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Artistic Creation and Intellectual Property

  • Alcalá, Francisco
  • Gonzalez-Maestre, Miguel

    (Departamentos y Servicios::Departamentos de la UMU::Fundamentos del Análisis Económico)

Promoting high-quality artistic creation requires sorting the most talented people of each generation and developing their skills. This paper takes a professional-career perspective in analyzing the determinants of artistic creation. The paper builds an overlapping-generations model of artists with three features: (i) the number of highly talented artists in a given period is positively linked to the number of young artists starting the career in the previous period; (ii) artistic markets are superstar markets; iii) promotion expenditures play an important role in determining market shares. In this framework, the paper analyzes the consequences for high-quality artistic creation of changes in the length of the copyright term, increases in market size, and progress in some communication technolo- gies. It is shown that increasing superstars’ returns do not always increase the expected return to starting an artistic career. As a result, in the long run, longer copyrights do not always stimulate artistic creation.

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File URL: http://digitum.um.es/xmlui/bitstream/10201/4614/1/WPUMUFAE.2009.03.pdf?sequence=1
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Paper provided by DIGITUM. Universidad de Murcia in its series UMUFAE Economics Working Papers with number 4614.

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Length: 40
Date of creation: May 2009
Date of revision:
Handle: RePEc:mur:wpaper:4614
Contact details of provider: Web page: http://www.um.es/fee/

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  1. Michele Boldrin & David K. Levine, 2009. "Market Size And Intellectual Property Protection," International Economic Review, Department of Economics, University of Pennsylvania and Osaka University Institute of Social and Economic Research Association, vol. 50(3), pages 855-881, 08.
  2. Spence, Michael, 1976. "Product Selection, Fixed Costs, and Monopolistic Competition," Review of Economic Studies, Wiley Blackwell, vol. 43(2), pages 217-35, June.
  3. Kevin M. Murphy & Andrei Shleifer & Robert W. Vishny, 1990. "The Allocation of Talent: Implicationsfor Growth," University of Chicago - George G. Stigler Center for Study of Economy and State 65, Chicago - Center for Study of Economy and State.
  4. Rosen, Sherwin, 1981. "The Economics of Superstars," American Economic Review, American Economic Association, vol. 71(5), pages 845-58, December.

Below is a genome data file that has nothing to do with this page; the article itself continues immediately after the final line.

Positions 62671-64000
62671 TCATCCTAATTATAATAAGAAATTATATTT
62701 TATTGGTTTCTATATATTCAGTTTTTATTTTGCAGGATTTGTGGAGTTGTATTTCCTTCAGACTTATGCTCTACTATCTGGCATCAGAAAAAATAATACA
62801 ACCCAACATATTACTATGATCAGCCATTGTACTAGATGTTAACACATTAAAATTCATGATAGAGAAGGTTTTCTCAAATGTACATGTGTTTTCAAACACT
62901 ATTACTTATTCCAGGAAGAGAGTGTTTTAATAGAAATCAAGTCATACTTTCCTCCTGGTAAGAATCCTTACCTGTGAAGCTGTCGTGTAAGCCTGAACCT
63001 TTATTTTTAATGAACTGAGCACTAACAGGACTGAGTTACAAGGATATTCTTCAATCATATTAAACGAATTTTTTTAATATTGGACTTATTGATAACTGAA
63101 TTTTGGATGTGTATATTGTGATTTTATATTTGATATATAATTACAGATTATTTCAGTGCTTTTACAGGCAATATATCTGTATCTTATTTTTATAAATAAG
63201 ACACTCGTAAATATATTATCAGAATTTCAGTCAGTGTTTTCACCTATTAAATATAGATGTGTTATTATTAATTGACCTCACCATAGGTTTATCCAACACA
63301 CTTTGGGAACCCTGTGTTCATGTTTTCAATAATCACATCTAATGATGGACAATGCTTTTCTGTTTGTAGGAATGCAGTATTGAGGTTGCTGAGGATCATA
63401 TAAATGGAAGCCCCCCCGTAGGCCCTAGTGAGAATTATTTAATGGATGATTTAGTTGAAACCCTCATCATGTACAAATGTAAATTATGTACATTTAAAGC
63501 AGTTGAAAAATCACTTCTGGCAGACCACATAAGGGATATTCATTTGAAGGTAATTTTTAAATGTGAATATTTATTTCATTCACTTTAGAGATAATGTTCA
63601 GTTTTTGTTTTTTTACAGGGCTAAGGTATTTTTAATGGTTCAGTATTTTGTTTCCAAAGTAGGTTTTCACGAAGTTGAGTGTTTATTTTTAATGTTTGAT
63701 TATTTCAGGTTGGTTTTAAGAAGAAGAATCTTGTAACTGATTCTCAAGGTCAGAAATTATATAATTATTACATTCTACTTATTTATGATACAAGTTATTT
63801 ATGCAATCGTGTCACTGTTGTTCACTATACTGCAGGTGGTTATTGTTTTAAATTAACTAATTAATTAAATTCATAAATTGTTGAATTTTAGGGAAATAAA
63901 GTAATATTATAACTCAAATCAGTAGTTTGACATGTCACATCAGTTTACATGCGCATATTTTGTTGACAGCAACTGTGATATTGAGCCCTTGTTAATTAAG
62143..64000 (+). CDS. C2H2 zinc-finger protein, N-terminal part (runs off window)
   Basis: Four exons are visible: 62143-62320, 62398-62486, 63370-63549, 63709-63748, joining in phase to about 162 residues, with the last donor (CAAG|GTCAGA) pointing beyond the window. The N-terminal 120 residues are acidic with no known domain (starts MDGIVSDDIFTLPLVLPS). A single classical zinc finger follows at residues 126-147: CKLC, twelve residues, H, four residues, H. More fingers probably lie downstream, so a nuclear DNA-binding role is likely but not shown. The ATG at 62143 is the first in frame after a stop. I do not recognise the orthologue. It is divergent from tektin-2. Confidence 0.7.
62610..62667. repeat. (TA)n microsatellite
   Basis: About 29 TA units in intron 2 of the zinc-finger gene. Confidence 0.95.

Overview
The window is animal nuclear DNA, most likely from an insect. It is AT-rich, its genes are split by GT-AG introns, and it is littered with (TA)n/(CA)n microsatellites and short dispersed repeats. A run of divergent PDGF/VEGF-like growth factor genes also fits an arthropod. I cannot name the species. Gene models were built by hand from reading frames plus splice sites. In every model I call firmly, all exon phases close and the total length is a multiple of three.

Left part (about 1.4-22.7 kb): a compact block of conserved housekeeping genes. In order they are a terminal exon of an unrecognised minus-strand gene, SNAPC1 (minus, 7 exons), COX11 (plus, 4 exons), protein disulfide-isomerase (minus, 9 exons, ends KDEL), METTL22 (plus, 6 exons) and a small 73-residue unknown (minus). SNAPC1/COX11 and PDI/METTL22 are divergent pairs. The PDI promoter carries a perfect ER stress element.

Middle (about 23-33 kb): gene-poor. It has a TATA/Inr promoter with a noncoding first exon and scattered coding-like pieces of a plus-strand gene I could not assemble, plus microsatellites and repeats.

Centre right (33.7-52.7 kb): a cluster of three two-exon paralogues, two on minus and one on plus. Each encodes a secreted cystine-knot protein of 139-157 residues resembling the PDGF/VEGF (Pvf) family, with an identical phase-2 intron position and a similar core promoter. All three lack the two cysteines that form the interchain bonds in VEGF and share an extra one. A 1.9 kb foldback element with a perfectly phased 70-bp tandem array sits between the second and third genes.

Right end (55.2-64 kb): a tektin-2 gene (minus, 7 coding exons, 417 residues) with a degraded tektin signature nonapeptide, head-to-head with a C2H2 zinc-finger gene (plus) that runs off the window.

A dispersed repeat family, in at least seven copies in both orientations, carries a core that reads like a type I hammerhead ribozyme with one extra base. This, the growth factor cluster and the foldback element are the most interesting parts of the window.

5. Yarrow, G K, 1985. "Welfare Losses in Oligopoly and Monopolistic Competition," Journal of Industrial Economics, Wiley Blackwell, vol. 33(4), pages 515-29, June.
  6. Gayer, Amit & Shy, Oz, 2006. "Publishers, artists, and copyright enforcement," Information Economics and Policy, Elsevier, vol. 18(4), pages 374-384, November.
  7. MacDonald, Glenn M, 1988. "The Economics of Rising Stars," American Economic Review, American Economic Association, vol. 78(1), pages 155-66, March.
  8. Darlene Chisholm, 2004. "Two-Part Share Contracts, Risk, and the Life Cycle of Stars: Some Empirical Results from Motion Picture Contracts," Journal of Cultural Economics, Springer, vol. 28(1), pages 37-56, February.
  9. Johnson, William R, 1978. "A Theory of Job Shopping," The Quarterly Journal of Economics, MIT Press, vol. 92(2), pages 261-78, May.
  10. Hal R. Varian, 2005. "Copying and Copyright," Journal of Economic Perspectives, American Economic Association, vol. 19(2), pages 121-138, Spring.
  11. Alcalá, Francisco & González-Maestre, Miguel, 2010. "Copying, superstars, and artistic creation," Information Economics and Policy, Elsevier, vol. 22(4), pages 365-378, December.
  12. Arrow, Kenneth J., 1973. "Higher education as a filter," Journal of Public Economics, Elsevier, vol. 2(3), pages 193-216, July.
  13. Spence, A Michael, 1973. "Job Market Signaling," The Quarterly Journal of Economics, MIT Press, vol. 87(3), pages 355-74, August.
  14. Peitz, Martin & Waelbroeck, Patrick, 2004. "An Economist's Guide to Digital Music," Discussion Paper Series of SFB/TR 15 Governance and the Efficiency of Economic Systems 32, Free University of Berlin, Humboldt University of Berlin, University of Bonn, University of Mannheim, University of Munich.
  15. Michele Boldrin & David K. Levine, 2006. "Growth and Intellectual Property," NBER Working Papers 12769, National Bureau of Economic Research, Inc.
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